Men have gotten the message that they are entitled to whatever they believe women are promising them. And depending on the guy, their definition of what is an invitation can be so different from what the other party’s is. Modesty is such a cultural thing. (Hold that thought. I’m coming back to it.) This is one of the problems I have with certain conservative Christians. That notion that I’m not responsible for myself. “The Devil made me do it. She tempted me.” Learn some self-control already. Decide that you either can or are going to work on your thoughts and actions, regardless of those around you. Deuteronomy talks specifically to rapes happening with no one else around. Is the woman blamed for it? No. Just the man is put to death and the assumption is made that the woman cried for help. Innocent. No question of what she did to encourage him. Why does our culture assume that women brought an assault on themselves instead of questioning the way we bring up our boys.

The internet has led to an increase of men seeing all women as objects. Let me rephrase that because objectification is nothing new. Rather, the internet has given all types of people a larger pool of subjects to objectify. We all do it. The movie star, the model, and everyday people whom we get to know on social media. And the distance through which we often interact leads to amplify certain parts of a person’s character. For example, I’m pretty quiet. I was practically non-existent on social media until I had my son, and even now, I limit what I post about him. I don’t want to live his early childhood out before he has any say on what he wants his online persona to be. I’m careful about the pictures I post and how often. I try to think about what I would have been comfortable with my parents posting about me. But someone who is an over sharer can take that route of going too far with what they choose to share to the detriment of their children’s futures. The guy who might be a little bit of a jerk suddenly becomes much more of one when he can hide behind the anonymity that can be found online. It removes our filters in way we could have predicted but didn’t think through the chance of losing that filter in real life. It amplifies us and that is starting to carry on into real life.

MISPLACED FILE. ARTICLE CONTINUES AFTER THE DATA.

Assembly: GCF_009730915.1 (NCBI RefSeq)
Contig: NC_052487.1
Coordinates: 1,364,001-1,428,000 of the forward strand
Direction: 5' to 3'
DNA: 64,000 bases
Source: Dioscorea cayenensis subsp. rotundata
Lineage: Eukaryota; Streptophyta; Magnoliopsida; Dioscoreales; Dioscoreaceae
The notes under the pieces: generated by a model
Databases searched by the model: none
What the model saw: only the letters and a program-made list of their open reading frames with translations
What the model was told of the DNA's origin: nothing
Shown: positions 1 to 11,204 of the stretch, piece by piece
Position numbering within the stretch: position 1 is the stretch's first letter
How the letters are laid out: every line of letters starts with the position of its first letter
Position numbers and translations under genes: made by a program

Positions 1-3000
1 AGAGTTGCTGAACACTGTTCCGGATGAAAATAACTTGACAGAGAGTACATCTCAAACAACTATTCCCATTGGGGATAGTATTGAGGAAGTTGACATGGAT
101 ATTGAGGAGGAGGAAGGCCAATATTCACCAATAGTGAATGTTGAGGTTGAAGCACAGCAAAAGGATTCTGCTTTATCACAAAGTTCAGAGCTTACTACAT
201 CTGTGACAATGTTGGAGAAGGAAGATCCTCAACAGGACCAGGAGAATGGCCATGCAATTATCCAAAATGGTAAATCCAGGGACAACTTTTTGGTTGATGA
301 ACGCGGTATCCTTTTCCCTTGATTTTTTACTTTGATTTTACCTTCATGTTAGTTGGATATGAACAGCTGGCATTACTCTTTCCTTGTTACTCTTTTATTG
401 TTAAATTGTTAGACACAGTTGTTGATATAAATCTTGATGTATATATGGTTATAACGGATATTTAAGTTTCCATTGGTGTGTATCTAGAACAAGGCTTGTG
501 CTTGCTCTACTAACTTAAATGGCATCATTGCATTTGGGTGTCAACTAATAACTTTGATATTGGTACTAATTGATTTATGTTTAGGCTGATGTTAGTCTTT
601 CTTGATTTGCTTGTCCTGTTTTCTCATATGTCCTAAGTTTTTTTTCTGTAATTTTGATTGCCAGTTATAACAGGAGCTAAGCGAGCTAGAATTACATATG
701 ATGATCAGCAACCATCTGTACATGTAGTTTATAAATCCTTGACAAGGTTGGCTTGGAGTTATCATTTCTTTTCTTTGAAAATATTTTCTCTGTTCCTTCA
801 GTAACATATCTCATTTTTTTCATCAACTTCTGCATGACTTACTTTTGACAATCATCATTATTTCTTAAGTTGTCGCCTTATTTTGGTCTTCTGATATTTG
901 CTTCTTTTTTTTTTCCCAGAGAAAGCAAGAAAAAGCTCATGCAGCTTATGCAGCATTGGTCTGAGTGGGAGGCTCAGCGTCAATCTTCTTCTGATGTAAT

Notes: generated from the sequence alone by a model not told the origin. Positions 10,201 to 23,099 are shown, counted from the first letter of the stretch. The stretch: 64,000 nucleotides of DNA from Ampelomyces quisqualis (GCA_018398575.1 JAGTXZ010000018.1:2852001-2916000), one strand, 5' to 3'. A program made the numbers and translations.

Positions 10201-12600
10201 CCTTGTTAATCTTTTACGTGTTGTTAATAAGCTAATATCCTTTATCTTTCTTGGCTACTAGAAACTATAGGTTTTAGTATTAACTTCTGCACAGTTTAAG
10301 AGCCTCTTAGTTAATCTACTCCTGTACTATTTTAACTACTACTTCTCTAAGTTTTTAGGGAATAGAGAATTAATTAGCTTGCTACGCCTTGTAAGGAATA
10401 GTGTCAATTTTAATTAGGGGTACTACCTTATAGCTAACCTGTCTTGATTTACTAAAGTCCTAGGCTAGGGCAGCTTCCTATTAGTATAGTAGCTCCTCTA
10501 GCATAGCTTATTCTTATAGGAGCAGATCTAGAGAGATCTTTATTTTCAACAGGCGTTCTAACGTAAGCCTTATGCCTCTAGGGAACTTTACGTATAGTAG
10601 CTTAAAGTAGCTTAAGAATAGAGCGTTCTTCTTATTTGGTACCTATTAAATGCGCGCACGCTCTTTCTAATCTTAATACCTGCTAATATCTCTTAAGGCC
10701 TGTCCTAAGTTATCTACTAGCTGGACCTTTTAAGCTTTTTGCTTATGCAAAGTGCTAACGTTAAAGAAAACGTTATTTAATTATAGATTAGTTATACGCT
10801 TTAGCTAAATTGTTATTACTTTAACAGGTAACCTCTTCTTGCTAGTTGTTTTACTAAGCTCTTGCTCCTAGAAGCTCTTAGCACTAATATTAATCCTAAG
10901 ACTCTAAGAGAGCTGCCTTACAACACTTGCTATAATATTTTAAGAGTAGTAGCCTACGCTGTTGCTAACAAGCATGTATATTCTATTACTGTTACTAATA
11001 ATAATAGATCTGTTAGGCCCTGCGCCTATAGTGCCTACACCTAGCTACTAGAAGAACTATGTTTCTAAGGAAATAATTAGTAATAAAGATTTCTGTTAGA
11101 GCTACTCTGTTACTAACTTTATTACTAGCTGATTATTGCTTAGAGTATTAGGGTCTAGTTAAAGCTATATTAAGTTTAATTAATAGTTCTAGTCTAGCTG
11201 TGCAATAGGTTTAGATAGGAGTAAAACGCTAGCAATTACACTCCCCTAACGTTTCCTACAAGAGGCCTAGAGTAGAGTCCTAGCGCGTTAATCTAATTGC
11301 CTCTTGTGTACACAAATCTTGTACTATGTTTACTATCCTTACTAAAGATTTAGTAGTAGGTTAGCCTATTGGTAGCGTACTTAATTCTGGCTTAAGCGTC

Now back to our notion of modesty. To me, it’s such fluid concept in society, especially Western society. Loved this post on modesty by Rachel Held Evans. I remember walking barefoot in France and being told it was shocking and immodest. Yet, no one batted an eye when I went barefoot at my wedding here in the States. Our perceptions on which body parts can show and which ones are improper is so arbitrary. We make a big deal about breastfeeding here in the US, but in other countries where breasts haven’t been sexualized, it’s not a problem. Christians should be the biggest proponents of breastfeeding yet they can often be the biggest critics. “It’s dirty.” “Cover up.” Give me a break! If we didn’t make our girls be overly “modest”, a baby eating would be seen more like the beautiful thing it truly is. And due to the internet, it’s become this battle. Do you or don’t you? And there is no winning, not matter which side you take, because it ultimately stems from problems in our society.

We will probably never know the answers, but might as well as the questions. Would porn be so prevalent if these conservative kids were allowed to see each other in appropriate settings without the “oh no” factor? Would our struggle with body image lessen if we didn’t compare ourselves to airbrushed models and weren’t condemned for showing a little skin? Would we have stronger mother and child bonds and less parents on government assistance if we encouraged breastfeeding instead of only allowing breasts to be seen as a sexual plaything vs. having multiple purposes?

Ultimately, it’s the duality that gets us.

Milking a… Lion?

As a new nursing mother, I’m coming to hate the comparisons to a cow. I know many of us do it, but I’m beginning to see as a step back in our social evolution.